- Near misses. With electronic gaming machines, such as slot machines, casinos can “rig” the machines to give results that are just off a big jackpot, to encourage the gambler to try again. This effect can be especially stimulating to a gambling addict.
- Flashy wins. When a patron wins any amount of money on a machine, lights flash, music blares, and coins clink. Not only does this encourage the winner, but it notifies other patrons that money is being made and makes them feel more hopeful about their own chances. The “winner effect” can occur even if a gambler bets $10 and wins back $5, making them feel like they’re earning money even while they’re really losing it.
- Chips instead of cash. Ever wondered why gamblers bet plastic chips instead of real money? This is to reduce the value of money in the mind of the gambler. If they have a piece of plastic that represents $100, they’re more likely to bet a couple of chips rather than sliding real hundred dollar bills across the table.
- Free stuff. When a gambler is on a losing streak, a high-spender, or seems to be slowing down, casinos will offer free drinks, food, or concert tickets. This encourages gamblers to come back, or keep trying, as they feel like they’re still earning and getting a deal while being at the casino.
- Swapping out lower-valued chips. Casinos want you to bet high sums of money, and playing table games encouraging you to “color up” meaning, for example, exchanging ten $5 chips for a $50 dollar chip. Casinos figure that with only expensive chips in hand, you’ll bet more.
- Resort Playground. By having a casino operate in a resort setting, guests find themselves more relaxed and thus tend to play longer on average. Big Las Vegas casinos excel in creating this kind of luxurious adult playground!
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Most Highly-Rated Casinos in Las Vegas
The Palazzo and Venetian
This golden, palace-like complex contains two separate but connected hotels and casinos, both bursting with grandeur and class. The resort also boasts an indoor “Little Italy” (with a painted-sky ceiling), a 40-foot rock wall, and multiple art installations. The Palazzo and Venetian are two of the most highly-reviewed casinos and hotels in Vegas.
The Golden Nugget
Located in downtown Las Vegas, the Golden Nugget has a huge range of table games and often tries out new “pilot” games on the floor. With all the variety and excitement, it’s impossible to be bored.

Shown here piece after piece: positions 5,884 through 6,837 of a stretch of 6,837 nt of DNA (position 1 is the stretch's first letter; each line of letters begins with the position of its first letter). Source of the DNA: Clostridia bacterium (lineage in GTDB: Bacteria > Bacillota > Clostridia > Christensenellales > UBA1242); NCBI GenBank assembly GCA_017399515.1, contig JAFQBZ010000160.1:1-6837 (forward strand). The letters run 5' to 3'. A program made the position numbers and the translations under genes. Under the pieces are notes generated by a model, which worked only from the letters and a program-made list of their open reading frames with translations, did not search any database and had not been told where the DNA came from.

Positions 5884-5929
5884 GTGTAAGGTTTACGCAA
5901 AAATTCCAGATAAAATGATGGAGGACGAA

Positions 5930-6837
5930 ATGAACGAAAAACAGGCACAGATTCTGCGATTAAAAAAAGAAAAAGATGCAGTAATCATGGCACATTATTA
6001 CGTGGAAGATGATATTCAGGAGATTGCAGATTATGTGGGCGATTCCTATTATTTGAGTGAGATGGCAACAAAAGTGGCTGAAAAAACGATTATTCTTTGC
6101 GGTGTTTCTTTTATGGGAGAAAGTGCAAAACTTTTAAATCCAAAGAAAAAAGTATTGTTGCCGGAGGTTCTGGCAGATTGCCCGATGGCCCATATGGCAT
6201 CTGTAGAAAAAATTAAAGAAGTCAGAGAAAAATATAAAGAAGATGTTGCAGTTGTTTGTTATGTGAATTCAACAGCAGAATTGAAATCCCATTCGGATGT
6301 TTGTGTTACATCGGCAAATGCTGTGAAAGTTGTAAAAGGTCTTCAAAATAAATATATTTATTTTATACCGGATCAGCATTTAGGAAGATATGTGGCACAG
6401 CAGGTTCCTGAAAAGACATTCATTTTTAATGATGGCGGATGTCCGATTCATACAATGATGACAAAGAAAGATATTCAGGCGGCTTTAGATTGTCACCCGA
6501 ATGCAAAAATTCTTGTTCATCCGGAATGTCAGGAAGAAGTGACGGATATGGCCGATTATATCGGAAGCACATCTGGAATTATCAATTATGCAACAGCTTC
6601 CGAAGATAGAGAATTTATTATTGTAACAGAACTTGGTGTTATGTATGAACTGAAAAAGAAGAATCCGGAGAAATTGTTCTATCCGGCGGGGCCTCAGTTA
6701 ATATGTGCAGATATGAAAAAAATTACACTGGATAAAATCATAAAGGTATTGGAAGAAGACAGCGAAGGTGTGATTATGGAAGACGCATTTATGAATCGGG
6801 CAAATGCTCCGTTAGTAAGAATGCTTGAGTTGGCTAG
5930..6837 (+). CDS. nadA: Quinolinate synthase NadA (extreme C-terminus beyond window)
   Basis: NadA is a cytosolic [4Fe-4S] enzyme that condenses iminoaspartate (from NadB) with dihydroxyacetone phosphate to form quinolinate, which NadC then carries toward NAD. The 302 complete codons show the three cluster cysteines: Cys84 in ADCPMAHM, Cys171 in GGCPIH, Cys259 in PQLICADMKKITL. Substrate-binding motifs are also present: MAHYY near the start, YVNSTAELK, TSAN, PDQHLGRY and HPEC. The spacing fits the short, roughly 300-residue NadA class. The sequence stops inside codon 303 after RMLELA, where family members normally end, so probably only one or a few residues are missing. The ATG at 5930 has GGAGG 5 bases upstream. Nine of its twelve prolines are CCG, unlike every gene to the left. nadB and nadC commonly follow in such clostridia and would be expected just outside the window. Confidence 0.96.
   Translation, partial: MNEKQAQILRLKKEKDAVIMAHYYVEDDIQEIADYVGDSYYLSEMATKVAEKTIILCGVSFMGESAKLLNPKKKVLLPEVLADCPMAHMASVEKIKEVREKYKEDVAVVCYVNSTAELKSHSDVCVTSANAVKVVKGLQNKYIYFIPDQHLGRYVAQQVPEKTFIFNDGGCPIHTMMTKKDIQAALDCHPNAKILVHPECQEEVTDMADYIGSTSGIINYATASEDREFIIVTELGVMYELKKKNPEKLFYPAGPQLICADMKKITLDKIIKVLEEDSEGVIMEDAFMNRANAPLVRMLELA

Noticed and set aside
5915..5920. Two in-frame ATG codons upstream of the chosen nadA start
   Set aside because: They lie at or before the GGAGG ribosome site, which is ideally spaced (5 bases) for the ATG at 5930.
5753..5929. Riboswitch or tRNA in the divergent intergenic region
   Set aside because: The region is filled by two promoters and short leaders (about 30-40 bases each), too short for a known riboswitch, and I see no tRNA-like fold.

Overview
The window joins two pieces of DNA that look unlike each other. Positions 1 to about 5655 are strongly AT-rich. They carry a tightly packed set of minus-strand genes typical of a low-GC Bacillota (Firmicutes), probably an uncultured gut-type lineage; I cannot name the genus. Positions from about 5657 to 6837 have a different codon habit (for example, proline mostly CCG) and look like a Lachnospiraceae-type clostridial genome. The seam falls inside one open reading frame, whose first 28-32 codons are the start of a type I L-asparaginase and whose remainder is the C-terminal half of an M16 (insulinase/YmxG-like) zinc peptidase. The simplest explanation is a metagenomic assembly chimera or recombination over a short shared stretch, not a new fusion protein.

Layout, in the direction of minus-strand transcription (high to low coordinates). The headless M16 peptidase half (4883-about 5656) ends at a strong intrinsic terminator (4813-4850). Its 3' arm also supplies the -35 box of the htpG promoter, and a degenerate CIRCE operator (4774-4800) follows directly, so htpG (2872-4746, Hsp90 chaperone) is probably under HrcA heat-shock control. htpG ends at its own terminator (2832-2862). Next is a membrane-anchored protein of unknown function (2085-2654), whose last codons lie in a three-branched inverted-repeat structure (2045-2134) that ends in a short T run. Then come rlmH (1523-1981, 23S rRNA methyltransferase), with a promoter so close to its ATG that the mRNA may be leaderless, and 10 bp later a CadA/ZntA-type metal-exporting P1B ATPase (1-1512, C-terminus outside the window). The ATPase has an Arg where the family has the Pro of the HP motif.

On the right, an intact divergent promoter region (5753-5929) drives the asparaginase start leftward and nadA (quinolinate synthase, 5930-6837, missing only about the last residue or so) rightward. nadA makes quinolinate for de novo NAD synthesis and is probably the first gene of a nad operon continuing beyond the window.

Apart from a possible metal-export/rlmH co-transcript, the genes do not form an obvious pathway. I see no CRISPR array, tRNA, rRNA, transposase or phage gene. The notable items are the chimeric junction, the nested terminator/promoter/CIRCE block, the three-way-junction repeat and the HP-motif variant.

In addition to games, the hotel boasts a 30 million dollar pool and a sprawling outside patio, crowded with, you guessed it, more table games.
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Circus Circus – This gleaming, massive casino is hard to miss, and shouldn’t be missed out on. With an arcade, carousel, roller coaster, and a bounty of fair food, this casino is the most family-friendly. Parents can gamble while the kids play, or join in on the all-ages circus fun.
Mandalay Bay’s claim to fame is their enormous pool, dubbed by the casino as a “beach.” Continuing on the water theme, the hotel also has a shark aquarium that boasts over 2,000 aquatic animals. With real sand, a lazy river, hot tubs, and even live concerts in the summer, this casino proves you don’t have to be on the coast to have a beach vacation.
For top-class entertainment, while you gamble, Planet Hollywood has got you covered. This casino features performances ranging from pop stars to world-class magicians, and almost everything else in between. Be prepared to be dazzled, and on your feet cheering!
In Las Vegas, the city known for its casinos, owners do have methods to get gamblers to spend more and play for longer. It’s why casinos exist in the first place!
However, Las Vegas casinos do not pump oxygen as part of a ploy to keep patrons awake and alert. It’s a myth that most likely started from a popular novel, Fools Die, which is completely fictional.
If you are heading to Las Vegas, there are plenty of well-known casinos to choose from, boasting pools, entertainment, and great food alongside endless casino games.
If you’re planning a trip to Las Vegas be sure to check out our Las Vegas Visitor Guide to help you find the best deals on hotels, attractions, and shows.